Eighteenth century enlightenment hailed the quantitative and natural-scientific approach in psychology, and encompassed the ontological perspective of logical positivism (Kwee, 2012). For example, emotions are deemed to be the biological processes of fixed neural structures. Neurology may be able to explain a blink; it does not however, say anything about the meaning of a wink. Therefore, the brain may execute emotional performance, but it is not causal to karmic action (Kwee, 2012).
Furthermore, when the brain is acculturated and meaning given, a vocabulary of psychological terms must be available in order to identify emotional states. This vocabulary is no more than a by-product of cultural processes (Gergen, 2010). When brain attribution is emphasised to the detriment of the “interpersonal mind” the primacy of culture is disregarded. Thus, in terms of neurons, human action is unintelligible, and neurons are essentially the medium that serves social purpose (Kwee, 2012).
Relational Buddhism transcends this vision (Kwee, 2012). Kwee (2012) describes relational Buddhism as a Buddhist psychology of social construction, which requires the” letting go of any grand narrative of transcendental truth and/or imagery of an absolute superpower” (Kwee, 2012, p. 204). Relational Buddhism focuses on the concept of “inter-being”, which has striking similarities to Gergen’s (2009) relational being. Both concepts stem from the cognisance that human beings are intertwined, and all we know is embedded in communal cultures.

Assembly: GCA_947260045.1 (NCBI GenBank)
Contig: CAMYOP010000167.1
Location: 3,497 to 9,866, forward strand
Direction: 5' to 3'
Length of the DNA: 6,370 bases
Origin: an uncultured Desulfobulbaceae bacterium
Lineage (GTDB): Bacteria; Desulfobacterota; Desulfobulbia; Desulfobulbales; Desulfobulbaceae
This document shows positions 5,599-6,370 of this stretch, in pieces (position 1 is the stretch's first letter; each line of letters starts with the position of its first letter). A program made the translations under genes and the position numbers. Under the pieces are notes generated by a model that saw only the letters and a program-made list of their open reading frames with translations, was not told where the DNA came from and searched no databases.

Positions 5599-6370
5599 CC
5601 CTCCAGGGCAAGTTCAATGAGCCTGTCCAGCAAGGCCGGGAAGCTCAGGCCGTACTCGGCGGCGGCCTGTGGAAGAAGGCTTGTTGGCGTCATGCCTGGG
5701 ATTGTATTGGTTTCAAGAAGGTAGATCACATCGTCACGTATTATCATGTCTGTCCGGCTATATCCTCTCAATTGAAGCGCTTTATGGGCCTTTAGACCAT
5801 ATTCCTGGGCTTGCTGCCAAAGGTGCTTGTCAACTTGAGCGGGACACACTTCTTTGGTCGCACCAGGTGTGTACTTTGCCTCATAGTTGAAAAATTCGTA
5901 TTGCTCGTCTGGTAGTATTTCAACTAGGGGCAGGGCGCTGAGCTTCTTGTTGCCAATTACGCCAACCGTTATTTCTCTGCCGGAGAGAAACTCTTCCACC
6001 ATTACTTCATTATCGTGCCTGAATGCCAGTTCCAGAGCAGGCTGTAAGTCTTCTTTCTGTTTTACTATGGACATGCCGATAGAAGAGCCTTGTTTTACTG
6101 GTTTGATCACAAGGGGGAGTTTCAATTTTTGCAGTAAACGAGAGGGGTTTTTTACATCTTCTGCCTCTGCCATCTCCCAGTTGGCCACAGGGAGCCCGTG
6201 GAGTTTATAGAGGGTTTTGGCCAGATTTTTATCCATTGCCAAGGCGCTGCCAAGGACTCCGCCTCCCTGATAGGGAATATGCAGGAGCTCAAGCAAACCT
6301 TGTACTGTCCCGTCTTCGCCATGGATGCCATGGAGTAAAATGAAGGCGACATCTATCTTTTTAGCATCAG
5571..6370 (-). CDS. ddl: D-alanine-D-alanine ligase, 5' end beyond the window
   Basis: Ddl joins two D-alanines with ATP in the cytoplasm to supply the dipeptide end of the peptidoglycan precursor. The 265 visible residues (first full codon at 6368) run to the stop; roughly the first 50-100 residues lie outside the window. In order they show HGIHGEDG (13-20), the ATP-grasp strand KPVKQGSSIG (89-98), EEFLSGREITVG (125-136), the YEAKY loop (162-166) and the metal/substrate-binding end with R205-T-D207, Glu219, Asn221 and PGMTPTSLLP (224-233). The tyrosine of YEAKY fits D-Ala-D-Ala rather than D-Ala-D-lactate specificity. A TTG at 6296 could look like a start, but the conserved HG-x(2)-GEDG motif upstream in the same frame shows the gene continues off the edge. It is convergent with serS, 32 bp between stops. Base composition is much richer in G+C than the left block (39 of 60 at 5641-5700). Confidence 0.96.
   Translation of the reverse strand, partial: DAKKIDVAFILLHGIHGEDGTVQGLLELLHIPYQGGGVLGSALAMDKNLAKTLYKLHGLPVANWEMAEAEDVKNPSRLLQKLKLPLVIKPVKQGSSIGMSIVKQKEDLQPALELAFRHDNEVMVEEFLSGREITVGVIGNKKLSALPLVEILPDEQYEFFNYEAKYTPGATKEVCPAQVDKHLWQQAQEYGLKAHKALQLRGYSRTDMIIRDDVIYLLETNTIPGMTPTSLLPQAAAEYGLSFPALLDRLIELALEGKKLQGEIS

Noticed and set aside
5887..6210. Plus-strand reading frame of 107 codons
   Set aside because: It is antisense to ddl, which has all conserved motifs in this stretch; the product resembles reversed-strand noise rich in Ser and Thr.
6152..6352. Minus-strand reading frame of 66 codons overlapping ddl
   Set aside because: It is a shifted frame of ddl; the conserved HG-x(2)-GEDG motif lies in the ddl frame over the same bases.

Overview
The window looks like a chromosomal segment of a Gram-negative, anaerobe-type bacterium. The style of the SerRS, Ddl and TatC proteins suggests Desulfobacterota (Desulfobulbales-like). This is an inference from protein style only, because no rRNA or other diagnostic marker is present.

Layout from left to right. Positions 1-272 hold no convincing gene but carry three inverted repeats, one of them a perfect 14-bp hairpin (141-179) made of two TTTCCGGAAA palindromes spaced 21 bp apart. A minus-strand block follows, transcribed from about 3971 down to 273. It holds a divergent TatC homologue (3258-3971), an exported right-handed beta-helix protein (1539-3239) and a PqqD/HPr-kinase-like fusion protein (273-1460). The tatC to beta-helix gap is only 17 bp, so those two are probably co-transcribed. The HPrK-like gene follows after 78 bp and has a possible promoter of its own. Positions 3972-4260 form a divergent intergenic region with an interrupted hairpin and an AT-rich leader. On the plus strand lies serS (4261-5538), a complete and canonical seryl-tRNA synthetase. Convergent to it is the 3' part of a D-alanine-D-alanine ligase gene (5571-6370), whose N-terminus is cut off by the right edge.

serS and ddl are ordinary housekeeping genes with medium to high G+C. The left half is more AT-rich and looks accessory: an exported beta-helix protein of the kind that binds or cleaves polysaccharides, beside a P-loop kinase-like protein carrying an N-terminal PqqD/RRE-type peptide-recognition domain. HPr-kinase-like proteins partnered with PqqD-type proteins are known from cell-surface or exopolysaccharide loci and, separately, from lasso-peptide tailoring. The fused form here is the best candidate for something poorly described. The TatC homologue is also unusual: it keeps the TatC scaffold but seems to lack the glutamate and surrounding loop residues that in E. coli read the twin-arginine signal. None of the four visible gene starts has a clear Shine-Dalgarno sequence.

Relational Buddhism is rooted in two trailblazing paradigms that have a cutting-edge practical understanding of life (Kwee, 2012). Firstly, the mind is not confined inside the skull, but is spaced in-between people’s interactions outside the body. Secondly, all that is noted in mindfulness and observed in science are conceptualisations, which reduce down to social constructions (Kwee, 2012). Kwee (2012) notes that individuals live from the cradle to the grave in an ocean of relationships, and that it is important that the interpersonal significance of the binding “we” is recognised.
Accordingly, the theory of dependent origination holds that “to act is to inter-act, and to be is to inter-be” (Misra & Prakash, 2012, p. 124). This insight marries well with the assumptions of social constructionism. Successful aging has become a major global issue for society, as population dynamics change in the 21st century (Misra & Prakash, 2012). Due to better nutrition and advances in health care, there are now many more older individuals than there were in previous decades.